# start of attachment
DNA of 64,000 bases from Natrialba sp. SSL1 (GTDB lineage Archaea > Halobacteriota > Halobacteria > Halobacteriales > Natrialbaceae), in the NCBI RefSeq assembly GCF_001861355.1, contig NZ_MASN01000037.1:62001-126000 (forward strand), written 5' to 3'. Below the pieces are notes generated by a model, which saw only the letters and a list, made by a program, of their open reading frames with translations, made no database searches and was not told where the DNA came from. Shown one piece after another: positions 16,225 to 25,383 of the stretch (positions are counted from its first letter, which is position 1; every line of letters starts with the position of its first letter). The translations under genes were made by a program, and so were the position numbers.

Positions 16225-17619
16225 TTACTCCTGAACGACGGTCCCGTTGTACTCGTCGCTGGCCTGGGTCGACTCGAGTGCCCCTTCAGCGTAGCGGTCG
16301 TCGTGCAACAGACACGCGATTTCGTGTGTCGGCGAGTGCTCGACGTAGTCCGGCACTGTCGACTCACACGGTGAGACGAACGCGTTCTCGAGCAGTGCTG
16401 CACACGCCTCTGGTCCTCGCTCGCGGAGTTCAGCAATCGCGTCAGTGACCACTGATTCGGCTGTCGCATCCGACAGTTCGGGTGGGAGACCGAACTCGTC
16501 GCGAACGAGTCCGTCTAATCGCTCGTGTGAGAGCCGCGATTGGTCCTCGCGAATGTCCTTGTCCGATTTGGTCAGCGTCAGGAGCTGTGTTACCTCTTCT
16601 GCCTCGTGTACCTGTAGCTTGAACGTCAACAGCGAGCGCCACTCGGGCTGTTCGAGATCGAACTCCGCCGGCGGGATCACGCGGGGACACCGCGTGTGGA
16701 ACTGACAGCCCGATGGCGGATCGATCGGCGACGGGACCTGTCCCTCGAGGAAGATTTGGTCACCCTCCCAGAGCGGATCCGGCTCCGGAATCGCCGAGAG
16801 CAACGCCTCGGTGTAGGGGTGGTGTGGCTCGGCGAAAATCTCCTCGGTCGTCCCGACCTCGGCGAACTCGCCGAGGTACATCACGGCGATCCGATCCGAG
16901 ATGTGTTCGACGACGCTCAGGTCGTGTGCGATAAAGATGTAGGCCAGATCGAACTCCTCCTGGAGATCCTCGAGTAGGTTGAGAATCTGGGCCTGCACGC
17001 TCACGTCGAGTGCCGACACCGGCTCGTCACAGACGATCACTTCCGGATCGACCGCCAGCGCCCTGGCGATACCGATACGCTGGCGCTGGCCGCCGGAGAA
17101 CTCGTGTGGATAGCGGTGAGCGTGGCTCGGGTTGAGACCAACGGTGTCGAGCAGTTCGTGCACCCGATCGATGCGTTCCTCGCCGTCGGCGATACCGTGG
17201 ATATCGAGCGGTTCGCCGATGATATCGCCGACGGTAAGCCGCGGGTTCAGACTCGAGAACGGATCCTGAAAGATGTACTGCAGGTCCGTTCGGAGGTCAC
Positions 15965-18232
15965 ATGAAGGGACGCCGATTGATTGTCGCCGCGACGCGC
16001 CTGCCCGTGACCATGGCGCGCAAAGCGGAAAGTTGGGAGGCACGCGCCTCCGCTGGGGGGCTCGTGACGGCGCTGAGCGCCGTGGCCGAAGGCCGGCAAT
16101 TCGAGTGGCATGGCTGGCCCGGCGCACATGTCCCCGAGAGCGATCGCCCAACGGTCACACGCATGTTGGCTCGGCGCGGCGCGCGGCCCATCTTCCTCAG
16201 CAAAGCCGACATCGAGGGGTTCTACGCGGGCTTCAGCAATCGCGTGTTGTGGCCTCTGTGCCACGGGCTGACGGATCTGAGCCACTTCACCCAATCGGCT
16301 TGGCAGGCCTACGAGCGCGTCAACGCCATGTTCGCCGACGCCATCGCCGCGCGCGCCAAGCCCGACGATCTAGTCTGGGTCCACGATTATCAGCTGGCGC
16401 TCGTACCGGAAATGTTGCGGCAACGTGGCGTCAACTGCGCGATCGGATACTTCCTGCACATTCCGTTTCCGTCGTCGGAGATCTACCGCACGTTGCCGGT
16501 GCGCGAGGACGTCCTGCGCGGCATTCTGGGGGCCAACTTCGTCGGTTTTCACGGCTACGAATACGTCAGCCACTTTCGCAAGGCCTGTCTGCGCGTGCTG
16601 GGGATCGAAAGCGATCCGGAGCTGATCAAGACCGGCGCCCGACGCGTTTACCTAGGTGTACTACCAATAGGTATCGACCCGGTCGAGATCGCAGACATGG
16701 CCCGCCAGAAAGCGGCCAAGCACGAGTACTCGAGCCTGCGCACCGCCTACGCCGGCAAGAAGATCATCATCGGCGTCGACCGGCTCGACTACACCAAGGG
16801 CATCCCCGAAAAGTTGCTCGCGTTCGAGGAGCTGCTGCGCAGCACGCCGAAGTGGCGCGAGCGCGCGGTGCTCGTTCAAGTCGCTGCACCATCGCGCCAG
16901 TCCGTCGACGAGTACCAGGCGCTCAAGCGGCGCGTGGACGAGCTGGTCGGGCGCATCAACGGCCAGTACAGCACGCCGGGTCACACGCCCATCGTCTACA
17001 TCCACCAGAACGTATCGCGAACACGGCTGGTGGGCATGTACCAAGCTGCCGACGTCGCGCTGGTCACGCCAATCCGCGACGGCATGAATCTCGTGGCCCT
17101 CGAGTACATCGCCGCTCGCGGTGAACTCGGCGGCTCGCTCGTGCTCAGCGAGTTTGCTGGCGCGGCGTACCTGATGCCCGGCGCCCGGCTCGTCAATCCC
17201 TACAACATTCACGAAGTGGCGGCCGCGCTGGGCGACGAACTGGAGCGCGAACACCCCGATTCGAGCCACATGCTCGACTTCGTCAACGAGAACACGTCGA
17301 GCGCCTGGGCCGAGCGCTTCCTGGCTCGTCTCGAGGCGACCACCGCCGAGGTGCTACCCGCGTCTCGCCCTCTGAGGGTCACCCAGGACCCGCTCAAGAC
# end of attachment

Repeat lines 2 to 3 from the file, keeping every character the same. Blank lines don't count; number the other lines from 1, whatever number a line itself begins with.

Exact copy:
Positions 16225-17619
16225 TTACTCCTGAACGACGGTCCCGTTGTACTCGTCGCTGGCCTGGGTCGACTCGAGTGCCCCTTCAGCGTAGCGGTCG